My son – will skirt this work, but you, grandson, will note,
What disappears today (because hurriedly read)
While print-Pantheism still reigns,
By virtue of the printer’s type in lead –
And, as would happen on a Roman street,
With catacombs’ paths under one’s feet,
Overhead the sun, and daylight sanguine yet flawed,
So will he read again what you read today,
And will recall me. . . when I’ll be no more!

Off the page leaps surprise after surprise as the reader explores these poems, such as the poignant six-line poem “Tenderness,” in the Vade-mecum series:

Tenderness – is oft like a war-drenched cry,
And like wellsprings’ murmuring whirl,
And like a burial lament. . .

And like a braided long blond curl,
Upon which the widower is wont to wear
his silver watch –––

Translator Dantua Borchardt -- it took her years to translate Norwid

More surprises follow: the riff of a mazurka that rollicks through “Chopin’s Grand Piano,” the penultimate poem in the Vade-mecum series, ending in the lines, “The dull stones groaned:/The Ideal – has reached the street ––” as Chopin’s piano, and his music, tumble down onto the street. In her notes in lieu of an afterword, Borchardt explains that “Chopin’s Grand Piano” was written in reaction to the defenestration of Chopin’s piano by a battalion of the Russian army. One can easily imagine the resonance of these lines far beyond the 1860s when Norwid wrote them.

The grieving poem “My Song (I),” written, we learn, after Norwid’s fiancée broke off their engagement, flows onto the page with a melodic rush, demonstrating Borchardt’s mastery of rhyme:

Oh, sorrow, sorrow from end to beginning,
The black thread is spinning:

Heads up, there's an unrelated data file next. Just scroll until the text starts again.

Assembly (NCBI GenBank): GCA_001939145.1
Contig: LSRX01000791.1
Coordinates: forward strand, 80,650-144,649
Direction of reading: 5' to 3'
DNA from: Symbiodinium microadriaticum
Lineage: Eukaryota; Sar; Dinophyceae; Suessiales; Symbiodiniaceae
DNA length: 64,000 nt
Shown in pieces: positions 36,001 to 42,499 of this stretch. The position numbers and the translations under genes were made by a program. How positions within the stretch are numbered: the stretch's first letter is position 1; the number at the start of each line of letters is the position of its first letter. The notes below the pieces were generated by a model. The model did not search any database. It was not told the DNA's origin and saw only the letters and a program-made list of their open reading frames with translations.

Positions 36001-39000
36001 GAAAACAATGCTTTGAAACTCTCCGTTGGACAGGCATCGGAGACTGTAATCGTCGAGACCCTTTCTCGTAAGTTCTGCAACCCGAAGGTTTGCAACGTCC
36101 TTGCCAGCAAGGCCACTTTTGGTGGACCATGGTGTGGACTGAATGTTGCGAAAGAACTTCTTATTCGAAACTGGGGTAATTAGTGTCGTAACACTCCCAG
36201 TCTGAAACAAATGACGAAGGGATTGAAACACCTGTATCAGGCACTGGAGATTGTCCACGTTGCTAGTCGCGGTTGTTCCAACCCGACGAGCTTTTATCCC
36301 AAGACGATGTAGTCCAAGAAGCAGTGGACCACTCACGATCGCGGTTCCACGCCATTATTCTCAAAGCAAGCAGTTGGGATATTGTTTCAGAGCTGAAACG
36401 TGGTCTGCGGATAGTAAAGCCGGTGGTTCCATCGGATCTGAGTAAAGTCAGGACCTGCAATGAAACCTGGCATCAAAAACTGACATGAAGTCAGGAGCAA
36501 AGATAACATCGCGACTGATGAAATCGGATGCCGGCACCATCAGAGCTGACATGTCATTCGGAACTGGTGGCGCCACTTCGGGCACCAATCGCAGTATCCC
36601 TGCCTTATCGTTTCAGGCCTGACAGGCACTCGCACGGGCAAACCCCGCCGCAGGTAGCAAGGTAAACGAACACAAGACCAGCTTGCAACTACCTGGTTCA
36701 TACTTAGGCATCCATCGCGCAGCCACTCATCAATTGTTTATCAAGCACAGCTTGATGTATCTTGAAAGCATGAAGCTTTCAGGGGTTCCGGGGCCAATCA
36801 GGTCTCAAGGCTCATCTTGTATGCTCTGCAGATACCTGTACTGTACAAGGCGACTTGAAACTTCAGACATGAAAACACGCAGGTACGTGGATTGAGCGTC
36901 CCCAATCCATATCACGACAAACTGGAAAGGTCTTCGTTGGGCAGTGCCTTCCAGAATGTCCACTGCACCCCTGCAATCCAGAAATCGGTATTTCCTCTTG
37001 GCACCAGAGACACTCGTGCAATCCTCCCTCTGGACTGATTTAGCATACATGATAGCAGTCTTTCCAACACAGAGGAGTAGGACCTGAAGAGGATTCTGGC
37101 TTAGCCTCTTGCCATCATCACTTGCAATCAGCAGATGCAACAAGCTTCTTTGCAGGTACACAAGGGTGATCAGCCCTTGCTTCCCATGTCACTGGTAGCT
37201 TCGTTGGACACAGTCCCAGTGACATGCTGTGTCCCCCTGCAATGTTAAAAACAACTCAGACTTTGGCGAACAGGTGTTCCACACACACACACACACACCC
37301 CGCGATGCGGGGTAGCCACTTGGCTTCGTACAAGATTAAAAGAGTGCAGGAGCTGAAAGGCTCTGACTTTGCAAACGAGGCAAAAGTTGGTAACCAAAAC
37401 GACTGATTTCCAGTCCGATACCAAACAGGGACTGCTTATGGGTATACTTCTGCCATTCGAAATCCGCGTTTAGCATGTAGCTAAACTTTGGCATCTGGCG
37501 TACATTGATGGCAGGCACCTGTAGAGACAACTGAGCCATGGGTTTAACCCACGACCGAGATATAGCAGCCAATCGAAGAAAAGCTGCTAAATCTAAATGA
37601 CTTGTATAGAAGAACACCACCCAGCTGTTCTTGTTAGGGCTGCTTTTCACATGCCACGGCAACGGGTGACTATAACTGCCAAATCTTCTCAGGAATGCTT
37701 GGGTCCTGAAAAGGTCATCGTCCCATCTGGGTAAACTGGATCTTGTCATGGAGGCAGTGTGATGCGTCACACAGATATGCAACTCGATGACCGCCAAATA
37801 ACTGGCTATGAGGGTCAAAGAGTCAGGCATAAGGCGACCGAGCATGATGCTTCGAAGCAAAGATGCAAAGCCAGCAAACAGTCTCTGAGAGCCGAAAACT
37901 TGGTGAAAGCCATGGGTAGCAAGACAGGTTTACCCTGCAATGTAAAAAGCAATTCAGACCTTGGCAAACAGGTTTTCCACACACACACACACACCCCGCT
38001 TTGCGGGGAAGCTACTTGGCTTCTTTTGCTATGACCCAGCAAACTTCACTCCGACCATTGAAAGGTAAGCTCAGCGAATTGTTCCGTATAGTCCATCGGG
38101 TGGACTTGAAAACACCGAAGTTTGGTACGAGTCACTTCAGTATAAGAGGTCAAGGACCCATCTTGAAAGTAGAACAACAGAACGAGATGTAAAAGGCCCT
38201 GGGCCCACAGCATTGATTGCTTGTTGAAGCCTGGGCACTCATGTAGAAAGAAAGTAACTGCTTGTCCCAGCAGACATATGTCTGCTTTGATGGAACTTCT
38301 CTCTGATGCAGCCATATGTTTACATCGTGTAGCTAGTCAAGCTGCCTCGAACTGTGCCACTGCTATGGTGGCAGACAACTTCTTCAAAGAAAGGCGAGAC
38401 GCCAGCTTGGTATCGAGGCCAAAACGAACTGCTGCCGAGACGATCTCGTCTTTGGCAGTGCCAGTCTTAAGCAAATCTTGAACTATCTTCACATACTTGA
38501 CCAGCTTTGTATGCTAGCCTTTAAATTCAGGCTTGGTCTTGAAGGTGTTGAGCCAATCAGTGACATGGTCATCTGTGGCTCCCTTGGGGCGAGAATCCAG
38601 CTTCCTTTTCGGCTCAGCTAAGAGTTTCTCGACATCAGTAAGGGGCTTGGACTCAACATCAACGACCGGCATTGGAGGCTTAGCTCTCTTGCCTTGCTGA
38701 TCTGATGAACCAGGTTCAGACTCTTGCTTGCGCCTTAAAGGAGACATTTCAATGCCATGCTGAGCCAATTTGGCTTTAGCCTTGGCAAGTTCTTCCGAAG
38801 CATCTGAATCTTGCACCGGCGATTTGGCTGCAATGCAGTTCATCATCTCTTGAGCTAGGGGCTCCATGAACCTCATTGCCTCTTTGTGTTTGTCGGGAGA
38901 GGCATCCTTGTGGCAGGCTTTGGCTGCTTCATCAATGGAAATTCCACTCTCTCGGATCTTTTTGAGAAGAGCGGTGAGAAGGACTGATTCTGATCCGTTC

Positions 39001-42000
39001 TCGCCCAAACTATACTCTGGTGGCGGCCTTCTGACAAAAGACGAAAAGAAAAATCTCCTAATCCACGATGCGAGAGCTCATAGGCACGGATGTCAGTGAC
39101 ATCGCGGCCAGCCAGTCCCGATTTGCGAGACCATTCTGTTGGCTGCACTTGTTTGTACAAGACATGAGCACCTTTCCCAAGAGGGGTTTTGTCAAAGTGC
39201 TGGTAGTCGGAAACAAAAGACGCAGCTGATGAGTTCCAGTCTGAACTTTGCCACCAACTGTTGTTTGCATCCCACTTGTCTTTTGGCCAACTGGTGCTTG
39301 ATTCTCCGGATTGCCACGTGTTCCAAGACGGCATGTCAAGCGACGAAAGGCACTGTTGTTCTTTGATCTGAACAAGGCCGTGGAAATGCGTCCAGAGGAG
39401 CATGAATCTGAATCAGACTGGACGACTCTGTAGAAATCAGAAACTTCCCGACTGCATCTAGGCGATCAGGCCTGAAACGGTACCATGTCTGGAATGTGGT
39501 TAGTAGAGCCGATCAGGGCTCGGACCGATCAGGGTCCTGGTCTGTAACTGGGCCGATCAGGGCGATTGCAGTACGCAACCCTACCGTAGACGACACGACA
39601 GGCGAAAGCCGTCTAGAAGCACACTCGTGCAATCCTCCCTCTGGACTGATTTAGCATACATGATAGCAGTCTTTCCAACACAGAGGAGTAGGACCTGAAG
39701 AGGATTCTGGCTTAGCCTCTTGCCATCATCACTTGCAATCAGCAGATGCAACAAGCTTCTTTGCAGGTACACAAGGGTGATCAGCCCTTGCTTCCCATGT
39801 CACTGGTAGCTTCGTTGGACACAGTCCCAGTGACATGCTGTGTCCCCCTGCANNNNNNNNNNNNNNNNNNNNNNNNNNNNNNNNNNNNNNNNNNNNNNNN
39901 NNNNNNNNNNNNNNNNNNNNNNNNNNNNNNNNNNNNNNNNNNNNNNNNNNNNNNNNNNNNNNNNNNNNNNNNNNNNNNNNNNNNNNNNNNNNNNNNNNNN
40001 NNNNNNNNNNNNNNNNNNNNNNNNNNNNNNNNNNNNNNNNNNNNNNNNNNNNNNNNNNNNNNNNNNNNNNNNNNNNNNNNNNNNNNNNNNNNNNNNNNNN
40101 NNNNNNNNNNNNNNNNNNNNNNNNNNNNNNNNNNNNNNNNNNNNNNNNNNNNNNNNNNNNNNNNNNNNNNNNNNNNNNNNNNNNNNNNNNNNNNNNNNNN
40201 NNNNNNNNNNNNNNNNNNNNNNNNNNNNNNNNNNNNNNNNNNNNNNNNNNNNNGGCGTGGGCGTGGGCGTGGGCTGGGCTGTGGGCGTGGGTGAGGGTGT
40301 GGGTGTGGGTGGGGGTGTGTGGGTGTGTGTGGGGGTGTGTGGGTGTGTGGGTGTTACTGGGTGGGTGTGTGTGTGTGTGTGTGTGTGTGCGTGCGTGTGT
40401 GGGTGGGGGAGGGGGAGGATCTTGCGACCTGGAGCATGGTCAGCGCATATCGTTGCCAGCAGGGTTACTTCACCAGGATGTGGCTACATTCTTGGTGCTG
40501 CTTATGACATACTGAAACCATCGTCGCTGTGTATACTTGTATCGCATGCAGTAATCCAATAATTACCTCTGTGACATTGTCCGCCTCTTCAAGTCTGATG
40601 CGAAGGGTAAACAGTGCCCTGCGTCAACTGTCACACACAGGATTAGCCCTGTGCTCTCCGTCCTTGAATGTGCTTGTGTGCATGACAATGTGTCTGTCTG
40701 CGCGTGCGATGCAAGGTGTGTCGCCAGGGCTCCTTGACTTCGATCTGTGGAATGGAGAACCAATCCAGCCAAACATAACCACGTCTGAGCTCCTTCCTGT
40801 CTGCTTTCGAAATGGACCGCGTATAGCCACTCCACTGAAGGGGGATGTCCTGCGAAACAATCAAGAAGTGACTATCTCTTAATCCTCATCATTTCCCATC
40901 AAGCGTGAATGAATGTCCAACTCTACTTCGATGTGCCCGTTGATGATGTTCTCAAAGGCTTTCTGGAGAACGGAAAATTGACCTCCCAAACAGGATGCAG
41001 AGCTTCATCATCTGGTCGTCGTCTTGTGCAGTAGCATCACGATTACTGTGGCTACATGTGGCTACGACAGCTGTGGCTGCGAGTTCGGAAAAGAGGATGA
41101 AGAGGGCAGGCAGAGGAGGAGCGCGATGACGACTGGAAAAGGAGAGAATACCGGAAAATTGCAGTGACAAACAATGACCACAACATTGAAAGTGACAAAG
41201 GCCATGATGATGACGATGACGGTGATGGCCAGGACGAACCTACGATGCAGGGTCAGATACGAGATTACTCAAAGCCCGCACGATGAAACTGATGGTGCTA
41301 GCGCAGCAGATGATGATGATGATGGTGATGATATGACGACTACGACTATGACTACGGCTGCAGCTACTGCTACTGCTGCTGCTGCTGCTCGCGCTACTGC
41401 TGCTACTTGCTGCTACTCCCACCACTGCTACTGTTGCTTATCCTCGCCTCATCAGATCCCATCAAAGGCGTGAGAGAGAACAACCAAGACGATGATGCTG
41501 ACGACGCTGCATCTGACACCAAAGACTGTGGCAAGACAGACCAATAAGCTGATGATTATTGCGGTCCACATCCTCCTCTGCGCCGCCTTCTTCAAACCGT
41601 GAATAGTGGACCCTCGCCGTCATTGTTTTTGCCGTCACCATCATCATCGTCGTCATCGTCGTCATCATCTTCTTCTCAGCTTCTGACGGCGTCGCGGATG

It’s behind, it’s ahead, and it’s with me,
I breathe, and it’s there,
I smile, and it’s here,
In my prayer, my hymn, and my tear.

Never predictable, Norwid wrote a number of terse poems that he refers to as epigrams, such as “Their Power”:

Immense armies, generals bold,
Police – covert, overt, of both sexes –
‘gainst whom are these aggressors? ––
A few ideas. . . that aren’t new but old. . .!

(reprinted on January 2, 2012 in The Nation)

A caricature of Polish poet Cyprian Norwid

But he also writes “Quidam,” set in the reign of Hadrian, a long, narrative poem excerpted in this collection, the story of “. . . just someone – some man – quidam!” as Norwid writes, with a prescient modernism, in a letter to a friend. “He doesn’t undertake any action, he merely desires and searches for good and truth, as they say: he actually doesn’t do anything –- he suffers much, he is killed almost by accident, in a slaughterhouse!”

The collection also includes a poem inspired by John Brown’s hanging. The poem opens with the lines

Over the Ocean’s undulant plain
A song, like a seagull I send to you, o! John… (113)

and ends with

Before the song matures, man will die again,
Yet ere the song dies, people will rise.

Again, as in poem number I, Norwid is measuring time with the life span of the poem, infused with the revolutionary spirit of the mid-nineteenth century.

With much gratitude to Danuta Borchardt, we, of the generation of the great-great-great grandson, read again Norwid’s verse “while print-Pantheism still reigns.”